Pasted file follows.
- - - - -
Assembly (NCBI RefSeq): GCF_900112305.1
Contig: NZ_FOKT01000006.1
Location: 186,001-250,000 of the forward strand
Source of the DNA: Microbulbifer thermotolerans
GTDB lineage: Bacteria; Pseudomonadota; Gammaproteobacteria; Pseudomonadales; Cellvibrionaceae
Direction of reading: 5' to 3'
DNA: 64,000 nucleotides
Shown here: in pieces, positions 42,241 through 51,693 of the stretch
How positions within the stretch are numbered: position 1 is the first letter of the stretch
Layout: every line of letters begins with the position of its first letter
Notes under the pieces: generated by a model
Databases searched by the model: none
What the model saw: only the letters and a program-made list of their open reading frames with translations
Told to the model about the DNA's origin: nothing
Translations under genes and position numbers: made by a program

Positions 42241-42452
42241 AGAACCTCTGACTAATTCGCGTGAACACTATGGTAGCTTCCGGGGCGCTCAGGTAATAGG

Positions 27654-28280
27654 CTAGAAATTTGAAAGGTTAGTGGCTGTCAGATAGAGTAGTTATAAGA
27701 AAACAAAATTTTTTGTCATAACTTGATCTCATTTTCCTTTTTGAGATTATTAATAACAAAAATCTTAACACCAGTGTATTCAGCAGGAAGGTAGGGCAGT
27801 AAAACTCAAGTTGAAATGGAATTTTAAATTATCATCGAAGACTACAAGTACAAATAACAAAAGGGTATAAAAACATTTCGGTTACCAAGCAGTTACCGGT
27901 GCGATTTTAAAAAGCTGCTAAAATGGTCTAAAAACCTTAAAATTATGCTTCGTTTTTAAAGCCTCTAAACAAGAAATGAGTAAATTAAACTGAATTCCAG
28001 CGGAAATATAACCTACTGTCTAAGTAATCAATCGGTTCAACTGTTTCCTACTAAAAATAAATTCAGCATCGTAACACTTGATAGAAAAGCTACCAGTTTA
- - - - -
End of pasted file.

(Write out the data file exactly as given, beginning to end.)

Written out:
Assembly (NCBI RefSeq): GCF_900112305.1
Contig: NZ_FOKT01000006.1
Location: 186,001-250,000 of the forward strand
Source of the DNA: Microbulbifer thermotolerans
GTDB lineage: Bacteria; Pseudomonadota; Gammaproteobacteria; Pseudomonadales; Cellvibrionaceae
Direction of reading: 5' to 3'
DNA: 64,000 nucleotides
Shown here: in pieces, positions 42,241 through 51,693 of the stretch
How positions within the stretch are numbered: position 1 is the first letter of the stretch
Layout: every line of letters begins with the position of its first letter
Notes under the pieces: generated by a model
Databases searched by the model: none
What the model saw: only the letters and a program-made list of their open reading frames with translations
Told to the model about the DNA's origin: nothing
Translations under genes and position numbers: made by a program

Positions 42241-42452
42241 AGAACCTCTGACTAATTCGCGTGAACACTATGGTAGCTTCCGGGGCGCTCAGGTAATAGG

Positions 27654-28280
27654 CTAGAAATTTGAAAGGTTAGTGGCTGTCAGATAGAGTAGTTATAAGA
27701 AAACAAAATTTTTTGTCATAACTTGATCTCATTTTCCTTTTTGAGATTATTAATAACAAAAATCTTAACACCAGTGTATTCAGCAGGAAGGTAGGGCAGT
27801 AAAACTCAAGTTGAAATGGAATTTTAAATTATCATCGAAGACTACAAGTACAAATAACAAAAGGGTATAAAAACATTTCGGTTACCAAGCAGTTACCGGT
27901 GCGATTTTAAAAAGCTGCTAAAATGGTCTAAAAACCTTAAAATTATGCTTCGTTTTTAAAGCCTCTAAACAAGAAATGAGTAAATTAAACTGAATTCCAG
28001 CGGAAATATAACCTACTGTCTAAGTAATCAATCGGTTCAACTGTTTCCTACTAAAAATAAATTCAGCATCGTAACACTTGATAGAAAAGCTACCAGTTTA